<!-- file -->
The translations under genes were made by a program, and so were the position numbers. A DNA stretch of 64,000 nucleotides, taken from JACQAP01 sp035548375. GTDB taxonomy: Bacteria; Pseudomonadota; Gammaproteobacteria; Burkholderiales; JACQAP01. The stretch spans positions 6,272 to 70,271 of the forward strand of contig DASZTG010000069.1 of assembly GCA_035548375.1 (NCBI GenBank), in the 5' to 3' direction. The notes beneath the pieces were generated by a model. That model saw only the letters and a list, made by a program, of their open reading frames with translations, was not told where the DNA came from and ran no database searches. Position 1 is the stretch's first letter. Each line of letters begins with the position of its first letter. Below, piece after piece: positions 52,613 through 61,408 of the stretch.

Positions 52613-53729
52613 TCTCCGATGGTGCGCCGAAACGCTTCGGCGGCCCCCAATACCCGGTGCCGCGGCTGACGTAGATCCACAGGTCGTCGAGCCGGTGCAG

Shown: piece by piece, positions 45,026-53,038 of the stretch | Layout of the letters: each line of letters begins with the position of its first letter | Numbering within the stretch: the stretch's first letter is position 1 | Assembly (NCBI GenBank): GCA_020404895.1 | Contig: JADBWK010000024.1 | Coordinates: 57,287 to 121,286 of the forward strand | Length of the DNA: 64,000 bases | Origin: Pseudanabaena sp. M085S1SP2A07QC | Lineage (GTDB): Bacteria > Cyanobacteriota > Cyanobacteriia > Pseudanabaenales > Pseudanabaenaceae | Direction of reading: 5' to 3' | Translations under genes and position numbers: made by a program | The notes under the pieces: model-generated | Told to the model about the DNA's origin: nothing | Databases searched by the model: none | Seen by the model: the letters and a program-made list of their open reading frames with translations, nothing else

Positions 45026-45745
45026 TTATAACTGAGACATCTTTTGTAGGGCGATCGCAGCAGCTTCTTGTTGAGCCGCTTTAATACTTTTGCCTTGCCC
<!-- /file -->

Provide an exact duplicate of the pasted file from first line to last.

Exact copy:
The translations under genes were made by a program, and so were the position numbers. A DNA stretch of 64,000 nucleotides, taken from JACQAP01 sp035548375. GTDB taxonomy: Bacteria; Pseudomonadota; Gammaproteobacteria; Burkholderiales; JACQAP01. The stretch spans positions 6,272 to 70,271 of the forward strand of contig DASZTG010000069.1 of assembly GCA_035548375.1 (NCBI GenBank), in the 5' to 3' direction. The notes beneath the pieces were generated by a model. That model saw only the letters and a list, made by a program, of their open reading frames with translations, was not told where the DNA came from and ran no database searches. Position 1 is the stretch's first letter. Each line of letters begins with the position of its first letter. Below, piece after piece: positions 52,613 through 61,408 of the stretch.

Positions 52613-53729
52613 TCTCCGATGGTGCGCCGAAACGCTTCGGCGGCCCCCAATACCCGGTGCCGCGGCTGACGTAGATCCACAGGTCGTCGAGCCGGTGCAG

Shown: piece by piece, positions 45,026-53,038 of the stretch | Layout of the letters: each line of letters begins with the position of its first letter | Numbering within the stretch: the stretch's first letter is position 1 | Assembly (NCBI GenBank): GCA_020404895.1 | Contig: JADBWK010000024.1 | Coordinates: 57,287 to 121,286 of the forward strand | Length of the DNA: 64,000 bases | Origin: Pseudanabaena sp. M085S1SP2A07QC | Lineage (GTDB): Bacteria > Cyanobacteriota > Cyanobacteriia > Pseudanabaenales > Pseudanabaenaceae | Direction of reading: 5' to 3' | Translations under genes and position numbers: made by a program | The notes under the pieces: model-generated | Told to the model about the DNA's origin: nothing | Databases searched by the model: none | Seen by the model: the letters and a program-made list of their open reading frames with translations, nothing else

Positions 45026-45745
45026 TTATAACTGAGACATCTTTTGTAGGGCGATCGCAGCAGCTTCTTGTTGAGCCGCTTTAATACTTTTGCCTTGCCC